Re: Which bit of this do you lot not understand?

      Didn't he do this whilst the supervisor was present?

      1. rh587

        Re: Which bit of this do you lot not understand?

        The article's got that bit wrong - the guy in the video is a candidate for Supervisor (which is an elected position). There seems to be some politics here where he told a candidate before he told the actual office.

        1. DavCrav Silver badge

          Re: Which bit of this do you lot not understand?

          "The article's got that bit wrong - the guy in the video is a candidate for Supervisor (which is an elected position)."

          Hmm. The Supervisor is elected, presumably using the insecure system that it's the Supervisor's job to oversee. Ah, now I see one explanation as to why there might be a security problem, and why the Supervisor might not be happy about it being public knowledge.

          1. Unicornpiss Silver badge
            Meh

            Re: Which bit of this do you lot not understand?

            Well, unless I'm misunderstanding something, he certainly could have gotten elected easily if he chose to exploit what was found instead of being honest. Which of course means he has no future in politics.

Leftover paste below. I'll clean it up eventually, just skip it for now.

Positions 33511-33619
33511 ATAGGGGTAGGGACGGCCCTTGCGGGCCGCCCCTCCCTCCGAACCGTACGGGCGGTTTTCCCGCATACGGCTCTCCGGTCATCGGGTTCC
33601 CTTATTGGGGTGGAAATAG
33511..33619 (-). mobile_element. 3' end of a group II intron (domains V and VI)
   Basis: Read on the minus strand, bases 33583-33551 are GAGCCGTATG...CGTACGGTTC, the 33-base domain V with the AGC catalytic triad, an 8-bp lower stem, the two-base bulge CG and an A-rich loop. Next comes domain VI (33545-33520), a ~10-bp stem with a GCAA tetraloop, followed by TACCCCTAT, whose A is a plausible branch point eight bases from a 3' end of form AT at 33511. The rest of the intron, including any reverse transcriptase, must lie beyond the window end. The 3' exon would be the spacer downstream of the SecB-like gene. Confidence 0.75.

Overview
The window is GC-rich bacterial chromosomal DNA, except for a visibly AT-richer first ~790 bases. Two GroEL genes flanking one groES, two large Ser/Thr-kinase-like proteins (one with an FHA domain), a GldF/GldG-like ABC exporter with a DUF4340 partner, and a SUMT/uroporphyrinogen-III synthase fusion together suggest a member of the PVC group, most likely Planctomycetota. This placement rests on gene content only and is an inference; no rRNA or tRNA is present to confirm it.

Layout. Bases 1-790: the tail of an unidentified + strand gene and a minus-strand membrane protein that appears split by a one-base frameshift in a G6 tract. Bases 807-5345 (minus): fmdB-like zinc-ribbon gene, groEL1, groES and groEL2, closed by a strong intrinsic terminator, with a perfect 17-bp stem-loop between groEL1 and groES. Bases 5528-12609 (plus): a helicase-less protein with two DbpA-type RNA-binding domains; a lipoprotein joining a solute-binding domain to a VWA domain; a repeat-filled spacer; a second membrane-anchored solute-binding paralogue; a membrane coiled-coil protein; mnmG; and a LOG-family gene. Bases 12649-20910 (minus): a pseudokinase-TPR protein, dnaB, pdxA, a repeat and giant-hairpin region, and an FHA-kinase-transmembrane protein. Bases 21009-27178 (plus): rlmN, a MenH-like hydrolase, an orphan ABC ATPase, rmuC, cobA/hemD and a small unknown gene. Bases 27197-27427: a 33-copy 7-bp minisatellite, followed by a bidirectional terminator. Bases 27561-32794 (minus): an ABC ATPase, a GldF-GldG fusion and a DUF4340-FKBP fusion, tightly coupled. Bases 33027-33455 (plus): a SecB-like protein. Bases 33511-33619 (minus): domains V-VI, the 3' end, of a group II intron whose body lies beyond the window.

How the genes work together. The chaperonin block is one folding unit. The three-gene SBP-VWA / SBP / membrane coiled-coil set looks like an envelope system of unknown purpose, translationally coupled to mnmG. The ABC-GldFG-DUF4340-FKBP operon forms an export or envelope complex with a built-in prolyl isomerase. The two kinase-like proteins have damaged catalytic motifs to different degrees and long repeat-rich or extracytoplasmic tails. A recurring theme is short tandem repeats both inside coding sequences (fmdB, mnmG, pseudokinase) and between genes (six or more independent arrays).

1. Anonymous Coward
              Anonymous Coward

              Re: Which bit of this do you lot not understand?

              Seems to me the point about 'using the credentials' is to prove it happened. To prove the security risk. To force eyes open rather than allow the breach to be either denied or trivialised. To paint it as 'crossing the line' is to completely fail to understand the context.

              1. Anonymous Coward
                Anonymous Coward

                Re: Which bit of this do you lot not understand? @Joel Cairo

                >"Levin then went a step further and used the Lee County supervisor's username and password to gain access to other password protected areas.

                He went further than verify the credentials, he went digging. How far across the line will you allow him to go before accepting he crossed it?

    3. Anonymous Coward
      Anonymous Coward

      Re: Which bit of this do you lot not understand?

      If you pick up some house keys you see fall out of the bottom of someone's trouser leg do you

      Hand them back to the owner and tell them you suspect they have a hole in their pocket

      or

      Follow them home, later go into their house, rummage through their belongings and then inform them of the hole in their pocket and that they really shouldn't keep other stuff laying about in their house.

      Would you consider the second option to be acceptable because after all you are simply providing more information to help the home owner or illegal?

      1. DanForSupervisor

        Re: Which bit of this do you lot not understand?

        Chris W, Dave Levin followed the FIRST option you mentioned, NOT the second. Thank you for the analogy.

        1. Anonymous Coward